Its (spiritual) successor, Quantrix Financial Modeler seems to be selling well enough, even w/ a $1,495 price point.

I wish that Flexisheet (an opensource take on this sort of thing) would get more traction.

Correct and Improv was written specifically for NeXTSTEP which made it possible to do what it did. Improv fell apart and couldn't replicate the same MVC frameworks of ObjC/NeXTSTEP on Windows. Quantrix Financial Modeler was purchased and was also originally on NeXTSTEP. I used both at NeXT.

Comment Re:Or you could use rivers and dams for storage (Score 3, Informative) 109

The lost GDP in Salmon exports outweighs the Power exports in Washington State: Grand Coulee's primarily provides power to the US Government facilities, not anyone in Washington State. It also provides power to Arizona. People buy power from Bonneville Power in Washington State. The return of proper salmon runs will currently add > $4 Billion in GDP.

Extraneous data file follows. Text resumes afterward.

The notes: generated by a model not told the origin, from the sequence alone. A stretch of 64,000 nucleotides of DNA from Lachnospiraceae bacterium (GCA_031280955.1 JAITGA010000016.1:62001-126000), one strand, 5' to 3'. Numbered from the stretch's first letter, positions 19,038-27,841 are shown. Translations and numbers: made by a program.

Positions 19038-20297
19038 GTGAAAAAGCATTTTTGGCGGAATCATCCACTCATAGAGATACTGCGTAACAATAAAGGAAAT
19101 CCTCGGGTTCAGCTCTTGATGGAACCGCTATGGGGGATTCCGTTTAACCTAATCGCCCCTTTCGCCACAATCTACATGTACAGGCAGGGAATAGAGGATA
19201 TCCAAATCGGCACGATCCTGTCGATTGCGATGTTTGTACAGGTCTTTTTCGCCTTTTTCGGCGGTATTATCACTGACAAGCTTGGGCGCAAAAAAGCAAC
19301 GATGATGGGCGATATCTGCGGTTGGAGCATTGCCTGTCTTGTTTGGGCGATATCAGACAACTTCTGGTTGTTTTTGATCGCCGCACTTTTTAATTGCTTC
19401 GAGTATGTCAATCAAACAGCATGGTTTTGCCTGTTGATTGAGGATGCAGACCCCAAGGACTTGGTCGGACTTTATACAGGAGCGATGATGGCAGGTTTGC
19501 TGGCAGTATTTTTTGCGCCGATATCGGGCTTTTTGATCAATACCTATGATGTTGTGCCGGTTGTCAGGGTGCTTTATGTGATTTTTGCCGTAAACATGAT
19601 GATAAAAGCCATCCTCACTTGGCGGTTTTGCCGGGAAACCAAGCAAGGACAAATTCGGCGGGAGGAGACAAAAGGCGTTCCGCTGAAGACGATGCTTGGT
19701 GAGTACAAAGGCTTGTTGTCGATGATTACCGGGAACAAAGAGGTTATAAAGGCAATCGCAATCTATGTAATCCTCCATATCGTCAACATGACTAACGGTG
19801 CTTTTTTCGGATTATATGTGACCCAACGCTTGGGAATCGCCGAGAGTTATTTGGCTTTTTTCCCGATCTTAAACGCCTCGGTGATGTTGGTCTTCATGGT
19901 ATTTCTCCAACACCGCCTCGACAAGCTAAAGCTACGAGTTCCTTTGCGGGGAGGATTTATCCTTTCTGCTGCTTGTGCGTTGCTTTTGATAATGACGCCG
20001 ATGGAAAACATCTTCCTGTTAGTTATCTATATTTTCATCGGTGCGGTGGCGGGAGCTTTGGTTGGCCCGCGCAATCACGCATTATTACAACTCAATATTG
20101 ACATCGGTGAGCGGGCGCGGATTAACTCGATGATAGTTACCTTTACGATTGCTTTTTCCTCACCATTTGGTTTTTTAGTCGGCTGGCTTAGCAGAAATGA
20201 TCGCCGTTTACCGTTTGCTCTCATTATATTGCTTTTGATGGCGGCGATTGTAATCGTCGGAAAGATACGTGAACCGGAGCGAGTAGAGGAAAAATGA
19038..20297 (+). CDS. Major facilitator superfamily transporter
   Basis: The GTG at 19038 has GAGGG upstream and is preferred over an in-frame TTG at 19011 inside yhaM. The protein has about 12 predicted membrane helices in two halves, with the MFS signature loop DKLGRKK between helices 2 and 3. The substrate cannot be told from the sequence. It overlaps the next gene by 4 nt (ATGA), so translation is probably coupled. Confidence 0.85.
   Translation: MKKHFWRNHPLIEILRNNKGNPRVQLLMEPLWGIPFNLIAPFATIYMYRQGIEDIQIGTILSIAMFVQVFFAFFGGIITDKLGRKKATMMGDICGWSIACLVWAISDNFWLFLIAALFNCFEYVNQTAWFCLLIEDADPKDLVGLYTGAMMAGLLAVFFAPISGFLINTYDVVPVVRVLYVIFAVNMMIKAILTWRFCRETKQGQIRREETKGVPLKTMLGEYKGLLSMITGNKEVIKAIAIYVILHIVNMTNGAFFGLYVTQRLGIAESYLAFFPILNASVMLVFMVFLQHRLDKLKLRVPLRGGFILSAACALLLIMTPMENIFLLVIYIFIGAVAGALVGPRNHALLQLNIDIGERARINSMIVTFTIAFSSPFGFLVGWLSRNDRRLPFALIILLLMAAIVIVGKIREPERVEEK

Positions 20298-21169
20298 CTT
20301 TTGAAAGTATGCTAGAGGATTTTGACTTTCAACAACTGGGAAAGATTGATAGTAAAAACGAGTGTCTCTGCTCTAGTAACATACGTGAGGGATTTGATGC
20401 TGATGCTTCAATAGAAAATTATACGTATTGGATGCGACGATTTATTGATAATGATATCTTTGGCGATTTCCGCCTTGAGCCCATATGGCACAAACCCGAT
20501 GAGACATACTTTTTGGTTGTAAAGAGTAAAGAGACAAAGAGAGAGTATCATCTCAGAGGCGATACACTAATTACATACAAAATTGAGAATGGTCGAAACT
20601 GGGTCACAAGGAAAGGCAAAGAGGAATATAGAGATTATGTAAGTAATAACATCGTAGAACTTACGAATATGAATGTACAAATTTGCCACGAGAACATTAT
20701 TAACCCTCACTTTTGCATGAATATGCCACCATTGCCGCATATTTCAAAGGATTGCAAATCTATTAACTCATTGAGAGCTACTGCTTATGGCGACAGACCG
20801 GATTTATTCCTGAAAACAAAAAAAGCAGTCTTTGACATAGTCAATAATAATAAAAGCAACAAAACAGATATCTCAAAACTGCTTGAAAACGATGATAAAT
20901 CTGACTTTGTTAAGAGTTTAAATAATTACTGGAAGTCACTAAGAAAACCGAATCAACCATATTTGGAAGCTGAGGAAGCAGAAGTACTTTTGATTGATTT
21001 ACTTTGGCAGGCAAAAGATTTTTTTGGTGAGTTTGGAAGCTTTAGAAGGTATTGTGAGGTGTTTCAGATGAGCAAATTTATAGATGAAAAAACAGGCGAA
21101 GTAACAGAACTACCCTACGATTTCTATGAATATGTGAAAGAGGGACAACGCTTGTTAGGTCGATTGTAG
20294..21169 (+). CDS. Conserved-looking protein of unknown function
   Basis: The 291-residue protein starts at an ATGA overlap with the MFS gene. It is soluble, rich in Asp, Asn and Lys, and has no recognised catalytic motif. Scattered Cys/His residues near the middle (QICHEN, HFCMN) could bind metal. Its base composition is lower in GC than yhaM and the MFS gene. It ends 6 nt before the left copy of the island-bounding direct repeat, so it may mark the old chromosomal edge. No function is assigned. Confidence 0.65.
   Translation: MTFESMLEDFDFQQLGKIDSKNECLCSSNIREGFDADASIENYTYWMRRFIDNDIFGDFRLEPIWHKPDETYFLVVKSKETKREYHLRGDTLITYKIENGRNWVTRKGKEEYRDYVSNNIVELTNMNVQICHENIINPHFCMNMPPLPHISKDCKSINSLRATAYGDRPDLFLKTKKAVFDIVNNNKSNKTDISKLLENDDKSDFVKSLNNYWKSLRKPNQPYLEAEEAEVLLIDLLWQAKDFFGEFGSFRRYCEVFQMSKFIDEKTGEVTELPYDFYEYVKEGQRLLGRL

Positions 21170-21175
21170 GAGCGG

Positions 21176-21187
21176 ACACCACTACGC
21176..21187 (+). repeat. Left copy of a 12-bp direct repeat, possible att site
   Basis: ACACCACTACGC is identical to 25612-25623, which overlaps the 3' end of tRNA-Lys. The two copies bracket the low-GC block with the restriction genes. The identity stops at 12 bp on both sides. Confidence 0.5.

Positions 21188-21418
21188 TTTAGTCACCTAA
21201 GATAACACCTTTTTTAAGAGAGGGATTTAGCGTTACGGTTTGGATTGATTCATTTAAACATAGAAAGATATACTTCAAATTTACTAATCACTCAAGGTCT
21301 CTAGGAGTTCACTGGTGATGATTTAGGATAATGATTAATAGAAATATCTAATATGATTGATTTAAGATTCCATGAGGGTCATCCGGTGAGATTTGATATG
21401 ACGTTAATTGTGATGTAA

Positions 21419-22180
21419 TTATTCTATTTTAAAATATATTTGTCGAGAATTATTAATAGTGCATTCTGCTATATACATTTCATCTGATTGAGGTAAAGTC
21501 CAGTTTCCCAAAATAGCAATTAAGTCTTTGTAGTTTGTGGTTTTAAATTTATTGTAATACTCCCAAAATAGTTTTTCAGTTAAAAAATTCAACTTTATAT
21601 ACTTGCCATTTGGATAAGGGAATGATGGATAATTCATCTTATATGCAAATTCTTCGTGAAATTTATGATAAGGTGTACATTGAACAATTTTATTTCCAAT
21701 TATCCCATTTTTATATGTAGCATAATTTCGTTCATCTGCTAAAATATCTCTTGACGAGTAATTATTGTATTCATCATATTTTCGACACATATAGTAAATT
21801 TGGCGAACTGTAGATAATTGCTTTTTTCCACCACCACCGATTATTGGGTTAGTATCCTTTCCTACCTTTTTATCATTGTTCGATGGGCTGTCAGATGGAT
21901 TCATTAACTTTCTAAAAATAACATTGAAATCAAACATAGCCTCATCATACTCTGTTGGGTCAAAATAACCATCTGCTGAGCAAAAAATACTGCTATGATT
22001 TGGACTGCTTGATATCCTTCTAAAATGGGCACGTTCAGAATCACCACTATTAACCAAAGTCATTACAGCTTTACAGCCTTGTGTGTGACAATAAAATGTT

Comment Re:Whole Trial is bullshit (Score 1) 325

I suppose you could argue that Martin felt threatened when Zimmerman reached into his pocket to get his cellphone.

Seems to me that would qualify under the "stand your ground" law - Martin had a reasonable belief of an unlawful threat and that he did not have an obligation to retreat. Cops shoot people all the time for exactly the same reason, Martin would be justified in hitting Zimmerman first if the thought Zimmerman was in the process of drawing a weapon.

Comment Re:Sigh (Score 1) 324

There is a difference between taking an address down and reading your mail.